Painter’s Corner: MCAA Magazine

The Best Show Yet

Jerry Painter  

As I sit on the plane returning home from the 2019 World of Concrete, I am trying to make sense of my late night notes and what little memory I have left. I believe this year’s MCAA annual meeting could qualify as one of the best. The classes were well attended and the annual meeting and committee reports played to a full house.  

The competitions on Wednesday were very good and the scores were pretty close. In the Skills competition, everyone did a great project. I’m sure I could have taken all the competitors back to my state and had them in an apprentice class and working full time in a couple of days. They were very good. Several of the projects could have bested many of journeymen’s work. Even some of the ‘speed’ projects were very close to salable especially the CMU as ‘stucco’ work.  

The classes by MCAA on Wall Bracing and Respirable Silica were well attended and had very good discussions. This is what I mean when I say “know your business.” As a mason contractor, your customers expect you to be an expert. Seminars and trade shows are part of the learning process. It is better to learn in advance than to learn by crisis management. Thank you, MCAA for providing the vision and means for contractors to learn to be more productive, safe, and profitable.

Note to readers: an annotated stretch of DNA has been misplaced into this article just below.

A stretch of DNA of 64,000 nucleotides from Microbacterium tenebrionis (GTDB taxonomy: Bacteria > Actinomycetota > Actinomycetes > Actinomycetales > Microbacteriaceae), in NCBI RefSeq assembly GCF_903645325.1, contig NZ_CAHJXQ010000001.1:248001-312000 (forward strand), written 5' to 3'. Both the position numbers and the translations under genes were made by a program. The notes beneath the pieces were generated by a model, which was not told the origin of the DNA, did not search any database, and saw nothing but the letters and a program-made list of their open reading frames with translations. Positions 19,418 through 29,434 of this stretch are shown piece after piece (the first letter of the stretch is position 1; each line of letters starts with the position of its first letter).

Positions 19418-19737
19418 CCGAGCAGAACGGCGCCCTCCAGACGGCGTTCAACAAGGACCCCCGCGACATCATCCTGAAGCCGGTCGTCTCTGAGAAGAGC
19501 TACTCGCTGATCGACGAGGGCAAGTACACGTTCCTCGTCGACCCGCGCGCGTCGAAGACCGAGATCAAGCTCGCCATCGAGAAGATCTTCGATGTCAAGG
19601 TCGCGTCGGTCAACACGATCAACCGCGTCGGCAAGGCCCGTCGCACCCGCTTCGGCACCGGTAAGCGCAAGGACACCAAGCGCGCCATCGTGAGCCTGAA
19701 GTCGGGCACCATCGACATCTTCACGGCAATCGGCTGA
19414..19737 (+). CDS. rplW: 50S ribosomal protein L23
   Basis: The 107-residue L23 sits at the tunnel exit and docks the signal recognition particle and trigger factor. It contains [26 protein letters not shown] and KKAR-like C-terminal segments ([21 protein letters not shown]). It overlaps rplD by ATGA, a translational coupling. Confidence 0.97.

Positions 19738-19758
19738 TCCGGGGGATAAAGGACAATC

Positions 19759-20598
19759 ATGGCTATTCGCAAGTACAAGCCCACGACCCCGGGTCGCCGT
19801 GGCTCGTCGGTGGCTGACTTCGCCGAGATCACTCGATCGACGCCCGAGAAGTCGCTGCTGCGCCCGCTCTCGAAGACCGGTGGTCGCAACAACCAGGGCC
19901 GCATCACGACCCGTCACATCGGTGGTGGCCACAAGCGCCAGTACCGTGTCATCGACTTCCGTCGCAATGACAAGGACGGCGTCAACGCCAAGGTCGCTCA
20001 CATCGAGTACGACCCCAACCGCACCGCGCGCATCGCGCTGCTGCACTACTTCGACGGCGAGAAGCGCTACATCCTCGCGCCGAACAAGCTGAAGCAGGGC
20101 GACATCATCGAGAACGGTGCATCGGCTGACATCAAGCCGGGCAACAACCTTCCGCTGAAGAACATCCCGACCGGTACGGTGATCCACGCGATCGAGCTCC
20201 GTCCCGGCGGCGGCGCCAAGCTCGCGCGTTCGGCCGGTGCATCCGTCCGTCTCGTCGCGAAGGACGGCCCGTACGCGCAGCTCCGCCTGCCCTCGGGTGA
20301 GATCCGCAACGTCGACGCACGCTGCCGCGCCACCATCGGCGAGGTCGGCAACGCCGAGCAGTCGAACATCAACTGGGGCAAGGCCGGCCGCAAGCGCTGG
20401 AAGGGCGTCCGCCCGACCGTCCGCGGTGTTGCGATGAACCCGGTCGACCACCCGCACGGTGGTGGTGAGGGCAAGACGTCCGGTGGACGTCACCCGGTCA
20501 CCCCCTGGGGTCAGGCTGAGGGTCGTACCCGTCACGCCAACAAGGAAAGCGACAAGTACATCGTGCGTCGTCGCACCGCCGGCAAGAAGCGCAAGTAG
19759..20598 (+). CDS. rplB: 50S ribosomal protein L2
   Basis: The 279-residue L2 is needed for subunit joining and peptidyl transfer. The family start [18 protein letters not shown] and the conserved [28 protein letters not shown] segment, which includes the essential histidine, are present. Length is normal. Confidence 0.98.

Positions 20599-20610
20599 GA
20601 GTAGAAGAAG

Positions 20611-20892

I also started remembering some of my earlier trips to MCAA’s trade shows. One, in particular, was in Phoenix and I took my father. We were walking the aisles and someone called him by name. It was a rep for a level company that had a new digital readout level. You could also get the digital unit and snap it in any length rail/level. The gentleman showed Dad the product and gave the sales pitch and then ask him if he should purchase and carry some home to our masons. I will never forget his response. Biggun, if I can’t get them to get the bubble between the black lines on their levels now, how am I going to get them to understand a digital readout in degrees. It made perfect sense to me. Then he asked if the guy was someone he was supposed to know. My answer was “no Dad you’ve got a name tag on”. He then turned it over.   

At that same show, there were apprentices building projects. We walked by several times and stopped and watched. I looked away and Dad had stepped across the rope and went up to one of the young men and had trowel and level and was showing him how to use them. I was trying to get him back out so the young man would not get in trouble and explaining that he couldn’t help him. He told me he wasn’t helping him on his project. He was teaching him how NOT to hit on his level with the trowel handle. He was always about doing it the right way. Tools were sacred because without them you can’t make a living. I asked him many times since to go with me but his answer was always the same. Somebody has to stay here and get the brick in the wall.  

Once again thanks MCAA for a great meeting and show.  

Until the next time, RAISE the LINE and come on around the corner.